OSLO (Reuters) - Sweden’s Lundin Energy will cut its spending plans after a smaller-than-expected rise in first-quarter profit, the partner in Norway’s Johan Sverdrup oilfield said on Thursday.
Its earnings before interest and tax (EBIT) rose to $404 million from $261 million a year earlier but lagged the $442 million expected by analysts, Refinitiv Eikon data showed.
Sales volumes rose as Sverdrup achieved production of 470,000 barrels per day in April, a month sooner than forecast by operator Equinor, but prices fell, Lundin said in a statement.
It increased its 2020 production guidance to 160,000-170,000 barrels of oil equivalents per day (boepd), citing the faster ramp-up at Sverdrup, Western Europe’s biggest oilfield by output.
As a result, it lowered its operating cost guidance to $2.80 per barrel from $3.40.
Its output guidance was also buoyed by postponed maintenance at the Edvard Grieg and Alvheim oilfields.
It said its guidance did not take into account output cuts announced by the Norwegian government on Wednesday as part of global efforts to support crude prices and curb oversupply.
Lundin said it would advise the market on the impact of those cuts within two weeks. The government said the cuts, which would amount to 250,000 barrels per day in June, would be fairly distributed among fields and companies.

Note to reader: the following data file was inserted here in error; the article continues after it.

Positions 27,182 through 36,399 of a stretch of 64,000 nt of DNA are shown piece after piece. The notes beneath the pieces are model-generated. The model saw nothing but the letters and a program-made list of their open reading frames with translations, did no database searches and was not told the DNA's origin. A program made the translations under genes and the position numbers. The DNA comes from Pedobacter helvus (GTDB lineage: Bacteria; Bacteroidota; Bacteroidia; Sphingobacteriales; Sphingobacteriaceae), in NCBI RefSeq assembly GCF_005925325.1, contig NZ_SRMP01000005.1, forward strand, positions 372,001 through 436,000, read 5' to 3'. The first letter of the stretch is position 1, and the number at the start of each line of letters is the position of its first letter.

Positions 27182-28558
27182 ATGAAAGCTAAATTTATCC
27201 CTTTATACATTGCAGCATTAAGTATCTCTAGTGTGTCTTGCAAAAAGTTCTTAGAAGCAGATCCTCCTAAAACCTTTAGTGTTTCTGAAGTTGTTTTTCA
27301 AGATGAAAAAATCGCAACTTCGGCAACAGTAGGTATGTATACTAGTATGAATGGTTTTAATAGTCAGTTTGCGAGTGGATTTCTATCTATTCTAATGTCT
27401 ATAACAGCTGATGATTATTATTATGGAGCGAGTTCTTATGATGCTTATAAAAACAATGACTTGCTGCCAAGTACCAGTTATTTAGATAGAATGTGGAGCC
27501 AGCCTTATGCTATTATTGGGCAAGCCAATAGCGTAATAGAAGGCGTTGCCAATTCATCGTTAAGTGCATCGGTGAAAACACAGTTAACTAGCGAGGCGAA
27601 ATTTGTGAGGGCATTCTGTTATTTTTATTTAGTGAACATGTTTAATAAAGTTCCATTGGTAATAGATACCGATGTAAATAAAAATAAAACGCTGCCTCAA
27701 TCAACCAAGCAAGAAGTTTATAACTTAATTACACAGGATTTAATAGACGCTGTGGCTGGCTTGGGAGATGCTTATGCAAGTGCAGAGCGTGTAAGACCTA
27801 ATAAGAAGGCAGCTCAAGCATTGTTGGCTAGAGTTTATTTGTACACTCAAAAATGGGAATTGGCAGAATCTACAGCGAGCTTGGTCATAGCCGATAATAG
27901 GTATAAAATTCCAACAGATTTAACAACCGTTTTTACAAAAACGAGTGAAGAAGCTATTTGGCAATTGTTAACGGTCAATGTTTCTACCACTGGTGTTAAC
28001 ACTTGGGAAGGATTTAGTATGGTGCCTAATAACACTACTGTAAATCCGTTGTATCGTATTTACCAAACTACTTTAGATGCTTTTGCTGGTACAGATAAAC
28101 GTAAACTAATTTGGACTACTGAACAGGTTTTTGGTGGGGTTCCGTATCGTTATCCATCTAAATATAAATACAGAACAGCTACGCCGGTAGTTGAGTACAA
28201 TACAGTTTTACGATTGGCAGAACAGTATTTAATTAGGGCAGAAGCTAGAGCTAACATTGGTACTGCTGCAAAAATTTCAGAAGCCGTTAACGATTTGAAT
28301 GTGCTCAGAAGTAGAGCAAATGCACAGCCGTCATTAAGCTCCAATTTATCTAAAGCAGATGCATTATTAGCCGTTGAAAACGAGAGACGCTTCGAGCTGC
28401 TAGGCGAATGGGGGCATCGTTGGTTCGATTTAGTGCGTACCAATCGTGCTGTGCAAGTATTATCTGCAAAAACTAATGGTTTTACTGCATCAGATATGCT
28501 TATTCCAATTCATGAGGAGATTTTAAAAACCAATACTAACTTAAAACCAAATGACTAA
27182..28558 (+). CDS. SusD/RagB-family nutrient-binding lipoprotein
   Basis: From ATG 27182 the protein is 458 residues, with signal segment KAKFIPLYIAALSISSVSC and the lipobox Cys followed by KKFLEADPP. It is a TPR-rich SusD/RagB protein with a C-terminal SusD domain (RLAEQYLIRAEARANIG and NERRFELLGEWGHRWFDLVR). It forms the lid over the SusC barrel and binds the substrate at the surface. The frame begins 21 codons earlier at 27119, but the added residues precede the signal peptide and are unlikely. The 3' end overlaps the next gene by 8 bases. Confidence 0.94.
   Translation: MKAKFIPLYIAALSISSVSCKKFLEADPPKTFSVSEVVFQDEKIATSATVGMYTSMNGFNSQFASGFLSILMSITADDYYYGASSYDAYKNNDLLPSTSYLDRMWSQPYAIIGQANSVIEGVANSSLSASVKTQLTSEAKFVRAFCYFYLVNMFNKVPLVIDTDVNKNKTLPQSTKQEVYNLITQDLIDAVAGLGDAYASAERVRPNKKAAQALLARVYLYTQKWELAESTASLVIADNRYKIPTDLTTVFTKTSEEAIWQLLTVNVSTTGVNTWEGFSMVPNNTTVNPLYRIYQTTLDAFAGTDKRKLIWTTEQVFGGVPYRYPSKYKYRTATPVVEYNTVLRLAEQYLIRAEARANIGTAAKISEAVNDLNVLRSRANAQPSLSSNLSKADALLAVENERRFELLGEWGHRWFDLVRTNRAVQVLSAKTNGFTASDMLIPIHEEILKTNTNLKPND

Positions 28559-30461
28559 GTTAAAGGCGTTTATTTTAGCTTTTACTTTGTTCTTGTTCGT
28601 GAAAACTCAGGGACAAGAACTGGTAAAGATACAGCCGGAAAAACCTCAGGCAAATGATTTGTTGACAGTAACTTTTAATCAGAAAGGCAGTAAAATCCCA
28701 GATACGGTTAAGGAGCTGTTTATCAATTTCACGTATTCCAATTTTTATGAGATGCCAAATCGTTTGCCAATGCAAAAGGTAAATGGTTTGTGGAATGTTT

The company said it would cut its 2020 spending by $300 million versus a previous $170 million and against an original plan of $1.31 billion and consider further reductions if low oil prices persist.
“As we head into the second quarter we will continue to apply very strict capital discipline across the company, to preserve the liquidity position and provide financial flexibility...,” CEO Alex Schneiter said.
The company said its subsea Solveig Phase 1 development startup would be delayed from the first to the third quarter of 2021 from the first quarter and extended well tests at its Rolvsnes project deferred for a year to the second quarter of 2022.
Those deferrals will lower Lundin’s 2020 capital spending by $185 million.
It will also cut its exploration program to five wells from originally planned 10 wells, with four wells being postponed until the next year.
Lundin said on March 23 it would cut its dividend for 2019 by 44% to $1 per share or $284 million, and said on Thursday it didn’t plan to cut it further this year.
Editing by Gwladys Fouche and Jason Neely